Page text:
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Jesse MichelsenNo Gravatar Reply:

Yea, since it just launched we will have to wait and see what the general population feels and what outcome, good or bad arises from it. I know my post sounded vary biased…well, It is very biased…but one can never foresee the future. Maybe the air over LA will clear up, the stock market will gain faith and everything will be just peachy all from getting rid of old cars on the road.

I also think you hit the nail on the head, if you are content with your car, it still runs and gets you from A to B, save the money for something a little more important than an upgrade to an already functioning part of your life.

Thanks for stopping by J

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» FEDUPNOWNo Gravatar said: { Aug 6, 2009 - 09:08:37 }

http://takethecountryback.newsvine.com/_news/2009/08/05/3123432-cash-for-clunkers-the-good-the-bad-and-the-ugly

What is the CARS program going to do for me?, How about for Michigan?, What about the country. These are the questions flowing through my mind every time that I hear the subject brought up. This has become quite frequent, as you cannot turn on the TV, or open a newspaper, and not hear about it. The media and the government has claimed that this program is a great success. But I am worried about the long term effects.
I live in Michigan, and earn my living as a self-employed electrical engineer catering mostly to the automotive industry. As you could imagine, business right now is not so good. I have had plenty of time to get out and network, just looking to meet some new people in other industries. The hot topic right now is CARS, or cash for clunkers. I was intrigued with the difference of opinions as I speak with these people. I am torn with this topic. Having some insight into the workings of the auto industry, I can see the problems with this plan. However, my wallet desperately needs this plan to work, and I find myself trying to talk myself into it. One of the things that make this so difficult for me is that I can see the dollar signs, the CARS program is producing car sales in areas the industry is not accustom to. In order to meet the demand of these smaller cars, additional tooling will be required. This coupled with higher mileage requirements will create a massive re-tooling effort. This re-tooling will have an enormous effect on the Michigan economy. When the big three needs to they can move quickly. I have seen changes made to a model line fast-tracked and implemented with almost alarming speed. I am starting to see the activity here with respects to battery and hybrid components, and an increase in variable valving technology. The movement has begun, GM, and Chrysler now with fresh new credit will begin to re-tool for the “new” era of automobile manufacturing. I believe that this re-tooling will cause a boom-like surge in Michigan, giving the impression of a huge success for this program. Nothing better for Michigan than cars rolling off the dealers lot. It seems perfect…or is it? I remember being overjoyed when GM announced zero percent financing for the first time. It also seemed effective, cars rolled off the lot, and other manufacturers followed suit. What followed was a sales slump, and a used car market flush with nice choices. It took two years and a second wave of finance incentives to bring the new car sales numbers back. This time around, the mission is two-fold, stimulating sales is only one aspect, changing the type of cars that we drive is the other focus. My fear is that once the government incentives are gone, dealers will be left with lots full of cars that might not appeal to buyers without heavy discounting, or manufacturers incentives. We will be right back to where we were late last year. The slump following this program will be severe, and will require further gimmicks to bring people back to the dealers lot. I am now faced with the new thought. Can I get my ducks in a row, and be able to retire or re-position myself before the boom is over? I am excited about the level of work that will be coming this way, but know it will be short lived.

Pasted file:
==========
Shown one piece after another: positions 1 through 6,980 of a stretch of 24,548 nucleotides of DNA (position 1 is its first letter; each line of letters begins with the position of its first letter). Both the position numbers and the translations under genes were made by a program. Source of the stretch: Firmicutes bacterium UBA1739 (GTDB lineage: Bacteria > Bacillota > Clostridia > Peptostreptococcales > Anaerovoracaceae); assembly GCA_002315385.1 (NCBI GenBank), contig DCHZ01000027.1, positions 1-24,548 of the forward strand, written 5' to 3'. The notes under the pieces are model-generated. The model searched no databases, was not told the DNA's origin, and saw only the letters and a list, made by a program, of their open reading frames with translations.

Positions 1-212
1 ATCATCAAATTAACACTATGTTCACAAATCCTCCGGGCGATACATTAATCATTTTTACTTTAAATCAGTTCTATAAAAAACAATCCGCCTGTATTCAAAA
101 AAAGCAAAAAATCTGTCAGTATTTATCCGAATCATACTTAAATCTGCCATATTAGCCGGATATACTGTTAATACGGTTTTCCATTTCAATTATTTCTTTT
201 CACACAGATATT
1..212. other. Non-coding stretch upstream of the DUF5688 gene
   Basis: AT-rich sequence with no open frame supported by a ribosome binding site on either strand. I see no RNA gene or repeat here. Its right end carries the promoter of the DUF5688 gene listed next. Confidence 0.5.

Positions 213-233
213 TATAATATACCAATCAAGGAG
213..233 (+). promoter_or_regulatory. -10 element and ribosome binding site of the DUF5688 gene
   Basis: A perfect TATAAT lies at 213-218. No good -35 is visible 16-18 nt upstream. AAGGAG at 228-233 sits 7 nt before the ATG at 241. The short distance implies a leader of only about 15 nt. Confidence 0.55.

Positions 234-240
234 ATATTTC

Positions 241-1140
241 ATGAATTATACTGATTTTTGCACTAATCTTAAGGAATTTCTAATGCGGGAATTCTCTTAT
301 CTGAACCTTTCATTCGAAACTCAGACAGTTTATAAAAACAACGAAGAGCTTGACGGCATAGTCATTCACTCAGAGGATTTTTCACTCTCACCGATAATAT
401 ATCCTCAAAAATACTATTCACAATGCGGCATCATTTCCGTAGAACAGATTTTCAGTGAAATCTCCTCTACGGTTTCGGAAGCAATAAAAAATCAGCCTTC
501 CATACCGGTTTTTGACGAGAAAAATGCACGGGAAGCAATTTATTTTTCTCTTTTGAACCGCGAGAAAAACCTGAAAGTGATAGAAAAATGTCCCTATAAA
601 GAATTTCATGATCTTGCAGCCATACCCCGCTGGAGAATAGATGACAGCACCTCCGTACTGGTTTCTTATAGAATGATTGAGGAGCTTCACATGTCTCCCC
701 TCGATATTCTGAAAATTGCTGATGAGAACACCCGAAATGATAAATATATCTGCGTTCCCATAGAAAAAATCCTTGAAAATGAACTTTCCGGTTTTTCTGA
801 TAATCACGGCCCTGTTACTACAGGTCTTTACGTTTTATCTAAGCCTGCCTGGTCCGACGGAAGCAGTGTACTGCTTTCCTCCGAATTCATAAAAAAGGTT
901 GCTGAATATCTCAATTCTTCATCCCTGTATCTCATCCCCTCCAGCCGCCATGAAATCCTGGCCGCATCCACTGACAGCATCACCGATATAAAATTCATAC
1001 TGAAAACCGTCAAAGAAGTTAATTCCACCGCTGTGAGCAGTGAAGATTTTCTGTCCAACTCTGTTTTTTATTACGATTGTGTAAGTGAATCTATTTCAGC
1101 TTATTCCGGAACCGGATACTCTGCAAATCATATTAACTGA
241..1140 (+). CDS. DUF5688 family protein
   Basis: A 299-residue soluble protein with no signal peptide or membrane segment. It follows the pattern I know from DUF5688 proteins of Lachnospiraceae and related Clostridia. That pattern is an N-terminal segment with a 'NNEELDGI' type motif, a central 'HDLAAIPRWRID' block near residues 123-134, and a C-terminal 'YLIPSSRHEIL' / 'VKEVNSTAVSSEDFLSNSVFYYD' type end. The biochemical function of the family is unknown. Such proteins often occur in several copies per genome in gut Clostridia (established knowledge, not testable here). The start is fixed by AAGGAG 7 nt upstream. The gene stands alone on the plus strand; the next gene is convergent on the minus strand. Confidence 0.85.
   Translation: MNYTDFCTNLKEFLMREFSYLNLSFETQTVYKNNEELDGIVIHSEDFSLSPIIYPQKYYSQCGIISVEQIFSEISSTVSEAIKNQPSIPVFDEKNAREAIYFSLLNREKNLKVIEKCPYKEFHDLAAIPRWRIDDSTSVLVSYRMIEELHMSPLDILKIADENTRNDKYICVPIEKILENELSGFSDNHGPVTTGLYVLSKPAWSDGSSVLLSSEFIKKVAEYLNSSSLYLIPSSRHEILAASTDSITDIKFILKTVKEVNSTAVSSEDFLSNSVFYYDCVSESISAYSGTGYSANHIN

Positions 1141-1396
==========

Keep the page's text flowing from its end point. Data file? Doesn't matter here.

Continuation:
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» Financial bondageNo Gravatar said: { Jul 10, 2010 - 02:07:43 }

total waste of time and money. That's the feds for you.

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jmichelsenNo Gravatar Reply:

It's funny, I still see this advertised even though I believe the funding has stopped for the program. Car dealerships will do just about anything to get you on the lot :)